For the second time on the same issue, Santa Barbara’s Environmental Defense Center (EDC) teamed up last week with the National Resources Defense Council (NRDC) to sue the Environmental Protection Agency (EPA) over what both organizations — and the Ninth Circuit Court of Appeals — claim are lax standards for storm-water runoff. In 2003, the EDC and NRDC joined forces and successfully challenged EPA regulations, enacted in 1999, that allowed cities with fewer than 100,000 residents to monitor their own discharge practices without extensive public participation in the permitting process for those practices; a judge in San Francisco ordered the federal agency to beef up its rules and to examine runoff from forest roads.
But the 11 years of “EPA foot-dragging” since, said NRDC attorney Larry Levine, prompted the environmental groups to sue. If they prevail, strict deadlines would be imposed on the agency, requiring updated regulations for the small cities within a year and analysis on the need for forest runoff standards within six months. “If the EPA is forced to go back to the drawing board on this storm-water rule, it could result in stronger water-quality protection even beyond the specific sources at issue in this case,” said EDC lawyer Maggie Hall.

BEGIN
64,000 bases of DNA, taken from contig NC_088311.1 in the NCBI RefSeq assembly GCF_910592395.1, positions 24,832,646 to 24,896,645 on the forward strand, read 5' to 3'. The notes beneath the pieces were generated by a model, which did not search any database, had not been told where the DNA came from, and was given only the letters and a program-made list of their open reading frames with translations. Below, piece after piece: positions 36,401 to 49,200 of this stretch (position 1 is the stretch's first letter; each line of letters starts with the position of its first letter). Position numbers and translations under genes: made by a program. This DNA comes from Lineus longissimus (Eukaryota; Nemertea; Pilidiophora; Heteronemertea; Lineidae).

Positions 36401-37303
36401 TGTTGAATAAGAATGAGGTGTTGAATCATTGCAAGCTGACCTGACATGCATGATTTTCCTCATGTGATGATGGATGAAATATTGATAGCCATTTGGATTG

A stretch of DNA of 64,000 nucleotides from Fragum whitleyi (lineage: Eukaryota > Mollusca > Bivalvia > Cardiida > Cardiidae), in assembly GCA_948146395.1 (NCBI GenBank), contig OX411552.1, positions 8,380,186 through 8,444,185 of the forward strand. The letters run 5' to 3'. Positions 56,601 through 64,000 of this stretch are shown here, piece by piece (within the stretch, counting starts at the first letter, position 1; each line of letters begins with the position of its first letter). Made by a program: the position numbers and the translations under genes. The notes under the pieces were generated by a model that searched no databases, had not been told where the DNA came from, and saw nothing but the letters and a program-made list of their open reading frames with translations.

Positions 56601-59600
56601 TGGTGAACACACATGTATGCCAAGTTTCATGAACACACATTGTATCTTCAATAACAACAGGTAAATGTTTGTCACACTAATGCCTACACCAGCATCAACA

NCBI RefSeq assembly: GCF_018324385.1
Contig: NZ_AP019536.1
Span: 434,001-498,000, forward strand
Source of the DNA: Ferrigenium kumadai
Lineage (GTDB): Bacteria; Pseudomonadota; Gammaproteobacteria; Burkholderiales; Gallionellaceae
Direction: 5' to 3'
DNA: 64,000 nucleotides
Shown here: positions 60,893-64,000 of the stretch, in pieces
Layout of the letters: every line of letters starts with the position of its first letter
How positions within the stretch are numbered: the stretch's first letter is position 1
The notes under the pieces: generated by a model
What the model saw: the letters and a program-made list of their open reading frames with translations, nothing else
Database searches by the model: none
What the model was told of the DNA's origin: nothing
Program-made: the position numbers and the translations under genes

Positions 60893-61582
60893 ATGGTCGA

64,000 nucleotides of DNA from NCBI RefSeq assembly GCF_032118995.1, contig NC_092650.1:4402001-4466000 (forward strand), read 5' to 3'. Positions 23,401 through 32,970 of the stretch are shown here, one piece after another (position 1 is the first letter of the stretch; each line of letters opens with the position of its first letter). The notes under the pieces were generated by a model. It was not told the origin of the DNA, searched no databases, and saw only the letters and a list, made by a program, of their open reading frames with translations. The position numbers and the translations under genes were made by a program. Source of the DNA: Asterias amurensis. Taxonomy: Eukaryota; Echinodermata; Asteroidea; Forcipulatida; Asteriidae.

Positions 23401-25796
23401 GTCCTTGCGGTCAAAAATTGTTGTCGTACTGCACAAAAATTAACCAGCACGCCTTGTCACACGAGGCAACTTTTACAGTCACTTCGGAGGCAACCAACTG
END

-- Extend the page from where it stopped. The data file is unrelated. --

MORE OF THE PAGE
Both the EDC and the NRDC allege that the storm water — which accumulates toxins like used motor oil and pesticides — poisons the waterways it flows into, closing beaches and sickening swimmers. The runoff from gravelly forest roads often used for oil and gas drilling — Hall pointed to Sespe Creek in Los Padres National Forest as an example — can harm aquatic life and ruin drinking water.
In a statement, the EPA acknowledged the “serious threat” that the runoff presents but that its “goal is to build a broad nationwide constituency for better storm-water pollution control by educating communities and giving them an opportunity to develop strong programs before creating additional federal regulatory requirements.” Support for “green infrastructure” — think rain gardens and permeable pavements — and greater incentives for small cities to tighten their oversight are among the ideas on the EPA’s table, a spokesperson said.